On the US Interstate Highway System’s numbering plan, one- and two-digit interstates ending in an even number generally travel east/west, and those ending in an odd number generally travel north/south. The interstate numbers are lowest in the south and west, and get larger as they go north and east. Additionally, interstates ending in 0 or 5 are major cross-country routes.
Thus, if interstates followed the numbering system perfectly, the divisible-by-5 interstates should form a grid, from I-5 in the west to I-95 in the east, and I-10 in the south to I-90 in the north. I wanted to draw this grid to show where the major highways intersected.
However, a few of the divisible-by-5 interstates don’t quite conform to a grid. I-50 and I-60 don’t exist (since they would run through the same states containing US-50 and US-60, which could be confusing). I-85 crosses I-75 and ends up running west to I-65. I-30 and I-45 are both rather short interstates rather than the cross-country routes their numbers would indicate. And there are many instances where “parallel” interstates intersect.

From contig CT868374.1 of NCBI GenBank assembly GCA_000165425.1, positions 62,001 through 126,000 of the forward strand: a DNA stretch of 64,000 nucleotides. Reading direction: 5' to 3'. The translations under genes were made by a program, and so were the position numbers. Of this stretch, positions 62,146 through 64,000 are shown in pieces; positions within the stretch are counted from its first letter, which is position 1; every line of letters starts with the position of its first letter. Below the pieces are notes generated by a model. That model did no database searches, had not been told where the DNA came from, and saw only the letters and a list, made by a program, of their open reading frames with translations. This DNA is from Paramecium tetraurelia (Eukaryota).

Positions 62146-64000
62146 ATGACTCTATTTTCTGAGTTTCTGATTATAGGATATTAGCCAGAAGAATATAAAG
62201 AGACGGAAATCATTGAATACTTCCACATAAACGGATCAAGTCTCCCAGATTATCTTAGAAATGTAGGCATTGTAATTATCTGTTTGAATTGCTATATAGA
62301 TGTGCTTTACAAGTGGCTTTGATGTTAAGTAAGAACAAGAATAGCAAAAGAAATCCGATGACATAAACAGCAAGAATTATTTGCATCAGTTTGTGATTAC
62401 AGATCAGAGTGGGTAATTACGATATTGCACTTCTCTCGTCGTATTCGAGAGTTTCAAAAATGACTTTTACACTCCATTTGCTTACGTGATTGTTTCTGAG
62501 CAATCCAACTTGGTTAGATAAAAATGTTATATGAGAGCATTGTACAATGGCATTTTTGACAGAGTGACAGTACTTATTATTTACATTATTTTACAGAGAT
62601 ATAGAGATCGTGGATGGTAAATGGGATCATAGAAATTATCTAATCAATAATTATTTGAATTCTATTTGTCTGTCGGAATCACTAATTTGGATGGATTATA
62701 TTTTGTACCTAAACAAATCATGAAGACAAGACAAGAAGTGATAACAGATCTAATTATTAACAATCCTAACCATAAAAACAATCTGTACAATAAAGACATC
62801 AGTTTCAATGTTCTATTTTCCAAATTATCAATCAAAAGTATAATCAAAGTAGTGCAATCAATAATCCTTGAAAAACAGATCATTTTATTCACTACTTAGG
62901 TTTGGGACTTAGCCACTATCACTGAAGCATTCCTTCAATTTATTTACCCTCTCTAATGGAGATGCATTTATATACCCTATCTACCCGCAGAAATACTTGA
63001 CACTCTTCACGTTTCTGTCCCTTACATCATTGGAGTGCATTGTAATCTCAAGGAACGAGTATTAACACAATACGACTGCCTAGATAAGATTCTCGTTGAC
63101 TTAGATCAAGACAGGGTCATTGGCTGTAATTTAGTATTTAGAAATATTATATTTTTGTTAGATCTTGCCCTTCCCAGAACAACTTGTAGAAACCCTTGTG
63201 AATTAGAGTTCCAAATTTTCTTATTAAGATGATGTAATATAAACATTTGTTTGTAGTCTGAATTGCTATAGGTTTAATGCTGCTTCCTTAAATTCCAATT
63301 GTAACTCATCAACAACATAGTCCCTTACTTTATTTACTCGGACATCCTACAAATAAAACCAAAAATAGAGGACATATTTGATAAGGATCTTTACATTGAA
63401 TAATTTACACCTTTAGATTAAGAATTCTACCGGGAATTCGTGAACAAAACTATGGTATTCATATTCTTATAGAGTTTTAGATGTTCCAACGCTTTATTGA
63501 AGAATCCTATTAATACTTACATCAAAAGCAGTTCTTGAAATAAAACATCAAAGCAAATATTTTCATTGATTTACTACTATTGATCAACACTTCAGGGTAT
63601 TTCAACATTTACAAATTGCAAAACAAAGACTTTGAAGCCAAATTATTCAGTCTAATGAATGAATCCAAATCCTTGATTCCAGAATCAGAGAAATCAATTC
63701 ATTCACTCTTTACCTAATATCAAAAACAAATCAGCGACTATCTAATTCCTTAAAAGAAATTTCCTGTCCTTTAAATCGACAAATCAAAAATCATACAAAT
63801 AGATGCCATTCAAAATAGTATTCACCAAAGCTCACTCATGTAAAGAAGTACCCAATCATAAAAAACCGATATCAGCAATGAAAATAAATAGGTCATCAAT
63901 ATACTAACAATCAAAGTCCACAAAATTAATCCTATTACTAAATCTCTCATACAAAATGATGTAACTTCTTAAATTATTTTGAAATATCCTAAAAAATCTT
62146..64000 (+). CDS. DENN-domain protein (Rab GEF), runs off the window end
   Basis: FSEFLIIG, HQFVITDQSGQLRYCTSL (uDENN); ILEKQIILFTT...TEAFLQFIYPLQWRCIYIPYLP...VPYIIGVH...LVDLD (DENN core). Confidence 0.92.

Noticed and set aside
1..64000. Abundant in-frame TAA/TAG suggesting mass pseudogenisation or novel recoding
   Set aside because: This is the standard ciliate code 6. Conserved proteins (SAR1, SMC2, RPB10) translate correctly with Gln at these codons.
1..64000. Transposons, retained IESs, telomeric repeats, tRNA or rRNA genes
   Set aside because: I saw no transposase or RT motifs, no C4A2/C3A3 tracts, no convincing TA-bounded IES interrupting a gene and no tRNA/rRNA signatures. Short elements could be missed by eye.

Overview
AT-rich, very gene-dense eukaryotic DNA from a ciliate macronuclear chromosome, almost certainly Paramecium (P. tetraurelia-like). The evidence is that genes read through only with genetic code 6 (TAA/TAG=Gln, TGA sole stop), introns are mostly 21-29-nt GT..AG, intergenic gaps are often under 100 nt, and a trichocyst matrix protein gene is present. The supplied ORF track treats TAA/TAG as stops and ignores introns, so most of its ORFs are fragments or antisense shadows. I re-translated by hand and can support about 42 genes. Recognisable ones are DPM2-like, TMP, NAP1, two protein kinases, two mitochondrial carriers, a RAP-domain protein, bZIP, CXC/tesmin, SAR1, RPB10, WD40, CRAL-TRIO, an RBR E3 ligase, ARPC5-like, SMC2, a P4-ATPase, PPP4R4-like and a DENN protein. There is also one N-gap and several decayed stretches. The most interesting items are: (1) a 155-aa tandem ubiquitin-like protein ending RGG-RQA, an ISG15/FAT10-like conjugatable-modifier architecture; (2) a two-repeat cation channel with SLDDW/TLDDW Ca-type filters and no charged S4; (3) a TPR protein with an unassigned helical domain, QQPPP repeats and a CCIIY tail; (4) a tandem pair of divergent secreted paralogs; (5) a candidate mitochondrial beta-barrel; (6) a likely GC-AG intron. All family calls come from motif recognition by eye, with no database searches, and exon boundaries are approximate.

Thus, the map got a bit more complicated than a simple grid. Inspired by Cameron Booth’s Interstate Highways as a Subway Map, I decided to use subway map language for my own project, while still keeping mine as close to an evenly-spaced grid as possible rather than a spatially-proportionate map. I also made the design decision to keep the intersections as metro areas rather than specific cities and suburbs for simplicity.
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Paul Bogard created this map, and has made it available for use under a CC BY-SA 4.0 License.